battery upon a child under 16 years, it is not necessary that the perpetrator know the child's age at the
time of the assault.
D. Murder (Article 118, UCMJ). The UCMJ makes punishable the unlawful killing of another
- Has a premeditated design to kill;
- Intends to kill or inflict great bodily harm;
- Is engaged in an act which is inherently dangerous to another and displays a wanton
disregard of human life; or
- Is engaged in the perpetration or attempted perpetration of burglary, sodomy, rape, robbery,
This statute establishes four types of murder. We do not refer to the "first degree" or other
murders by "degree" in the military. Article 118, then, forbids four types of unlawful killing:
premeditated murder, intentional murder, wanton murder, and felony murder. Premeditated murder and
felony murder are known as "capital offenses" because the death penalty may be imposed if "special
circumstances" of Rules for Court Martial/004 are present.
1. Premeditated murder, Article 118(1), UCMJ. This offense consists of four elements:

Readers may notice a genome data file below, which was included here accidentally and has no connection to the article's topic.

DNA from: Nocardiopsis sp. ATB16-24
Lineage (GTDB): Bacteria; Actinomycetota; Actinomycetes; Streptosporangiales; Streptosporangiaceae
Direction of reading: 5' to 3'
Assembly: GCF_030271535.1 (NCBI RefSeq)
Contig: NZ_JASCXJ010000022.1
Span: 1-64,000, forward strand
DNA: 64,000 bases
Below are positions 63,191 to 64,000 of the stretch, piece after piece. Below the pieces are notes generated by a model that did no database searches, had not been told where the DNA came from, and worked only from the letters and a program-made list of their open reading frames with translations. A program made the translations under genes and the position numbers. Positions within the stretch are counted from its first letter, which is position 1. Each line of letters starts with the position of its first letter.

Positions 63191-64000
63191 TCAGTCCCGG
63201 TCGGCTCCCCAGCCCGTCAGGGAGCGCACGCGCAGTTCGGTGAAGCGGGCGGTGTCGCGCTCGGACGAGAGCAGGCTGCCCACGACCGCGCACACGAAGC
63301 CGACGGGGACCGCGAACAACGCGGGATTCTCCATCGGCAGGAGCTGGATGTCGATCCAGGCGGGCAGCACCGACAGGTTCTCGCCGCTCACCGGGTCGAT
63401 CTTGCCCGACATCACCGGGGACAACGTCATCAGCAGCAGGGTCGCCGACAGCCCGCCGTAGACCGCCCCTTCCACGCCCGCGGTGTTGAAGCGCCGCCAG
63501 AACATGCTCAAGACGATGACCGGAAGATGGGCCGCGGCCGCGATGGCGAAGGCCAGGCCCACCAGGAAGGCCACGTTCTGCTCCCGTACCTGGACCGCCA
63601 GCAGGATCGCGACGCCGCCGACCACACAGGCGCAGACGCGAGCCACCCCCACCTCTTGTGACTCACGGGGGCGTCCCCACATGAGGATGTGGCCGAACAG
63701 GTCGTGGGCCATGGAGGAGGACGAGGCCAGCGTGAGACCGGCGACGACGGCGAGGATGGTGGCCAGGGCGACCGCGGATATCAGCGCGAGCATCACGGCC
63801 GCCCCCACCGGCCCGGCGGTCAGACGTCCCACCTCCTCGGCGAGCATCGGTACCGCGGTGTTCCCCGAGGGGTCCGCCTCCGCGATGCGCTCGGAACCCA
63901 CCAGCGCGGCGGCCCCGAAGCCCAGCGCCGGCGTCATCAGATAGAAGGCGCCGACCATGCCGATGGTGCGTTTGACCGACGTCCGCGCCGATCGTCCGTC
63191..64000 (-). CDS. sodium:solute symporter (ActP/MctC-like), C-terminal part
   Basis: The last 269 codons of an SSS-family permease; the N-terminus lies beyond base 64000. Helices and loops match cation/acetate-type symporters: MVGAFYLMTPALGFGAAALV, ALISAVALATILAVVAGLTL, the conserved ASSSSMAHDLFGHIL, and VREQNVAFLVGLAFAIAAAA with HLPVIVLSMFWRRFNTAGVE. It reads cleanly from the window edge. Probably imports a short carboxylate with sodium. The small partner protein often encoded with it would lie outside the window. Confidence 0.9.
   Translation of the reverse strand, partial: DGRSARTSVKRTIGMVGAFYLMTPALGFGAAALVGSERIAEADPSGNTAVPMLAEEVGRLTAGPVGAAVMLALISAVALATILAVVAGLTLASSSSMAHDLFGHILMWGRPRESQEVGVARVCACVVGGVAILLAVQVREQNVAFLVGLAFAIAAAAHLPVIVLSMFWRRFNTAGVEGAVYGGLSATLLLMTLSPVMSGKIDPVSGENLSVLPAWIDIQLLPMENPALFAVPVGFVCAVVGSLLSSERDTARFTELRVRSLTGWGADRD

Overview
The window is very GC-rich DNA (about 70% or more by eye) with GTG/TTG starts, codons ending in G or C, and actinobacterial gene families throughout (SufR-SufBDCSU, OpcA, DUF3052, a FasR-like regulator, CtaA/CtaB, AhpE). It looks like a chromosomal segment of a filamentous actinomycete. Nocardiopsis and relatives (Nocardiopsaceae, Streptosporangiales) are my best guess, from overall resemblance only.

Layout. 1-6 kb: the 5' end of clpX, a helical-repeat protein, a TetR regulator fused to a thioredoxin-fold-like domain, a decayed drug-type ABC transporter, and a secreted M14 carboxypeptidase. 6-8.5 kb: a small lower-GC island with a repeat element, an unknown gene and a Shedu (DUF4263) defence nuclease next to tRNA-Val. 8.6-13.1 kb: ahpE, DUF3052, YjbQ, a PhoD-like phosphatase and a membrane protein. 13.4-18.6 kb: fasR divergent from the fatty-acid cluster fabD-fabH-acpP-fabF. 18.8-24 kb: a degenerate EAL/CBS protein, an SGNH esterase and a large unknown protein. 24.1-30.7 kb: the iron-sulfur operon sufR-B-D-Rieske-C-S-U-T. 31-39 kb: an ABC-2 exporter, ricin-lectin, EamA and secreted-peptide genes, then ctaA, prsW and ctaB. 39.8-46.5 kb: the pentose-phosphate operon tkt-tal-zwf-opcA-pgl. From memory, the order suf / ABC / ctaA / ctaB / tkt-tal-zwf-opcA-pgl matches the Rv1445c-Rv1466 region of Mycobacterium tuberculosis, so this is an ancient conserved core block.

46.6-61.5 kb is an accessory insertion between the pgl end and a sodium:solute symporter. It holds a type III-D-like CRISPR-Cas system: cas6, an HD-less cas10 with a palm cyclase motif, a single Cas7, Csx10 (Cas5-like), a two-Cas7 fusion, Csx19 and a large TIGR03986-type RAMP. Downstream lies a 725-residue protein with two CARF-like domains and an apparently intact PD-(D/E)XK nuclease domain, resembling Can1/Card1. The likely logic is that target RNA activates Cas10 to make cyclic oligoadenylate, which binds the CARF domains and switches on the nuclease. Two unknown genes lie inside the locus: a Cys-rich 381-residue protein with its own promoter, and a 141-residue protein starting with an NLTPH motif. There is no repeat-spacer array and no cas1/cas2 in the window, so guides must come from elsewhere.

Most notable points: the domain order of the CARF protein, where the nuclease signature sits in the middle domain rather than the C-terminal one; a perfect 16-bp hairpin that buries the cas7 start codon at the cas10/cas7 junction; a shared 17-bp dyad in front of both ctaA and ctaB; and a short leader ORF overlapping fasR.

a. That a certain named or described person is dead;
b. That the act resulted from the act or omission of the accused;
c. That the killing was unlawful; and
d. That, at the time of the killing, the accused had a premeditated design to kill.
A murder is not premeditated unless the thought of the killing was consciously conceived,
and the act or omission by which the life was taken was intentional. Premeditated murder occurs after
the accused forms a specific intent to kill someone and considers the killing. U.S. v. Vida, 26 MJ 822
(ACMR 1988). It is not necessary that the intention to kill had been entertained for any particular or
considerable length of time. Part IV, MCM 1984, para 43(c) (2) (a).
QUESTION: HOW CAN A PERSON'S INTENT BE PROVEN?
ANSWER: A CONFESSION IS ONE WAY. THE SUSPECT'S OWN STATEMENTS MAY BE THE
MOST CONCLUSIVE INDICATION OF WHAT HIS OR HER INTENT WAS AT THE TIME OF
QUESTION: ARE THERE ANY OTHER WAYS TO PROVE INTENT?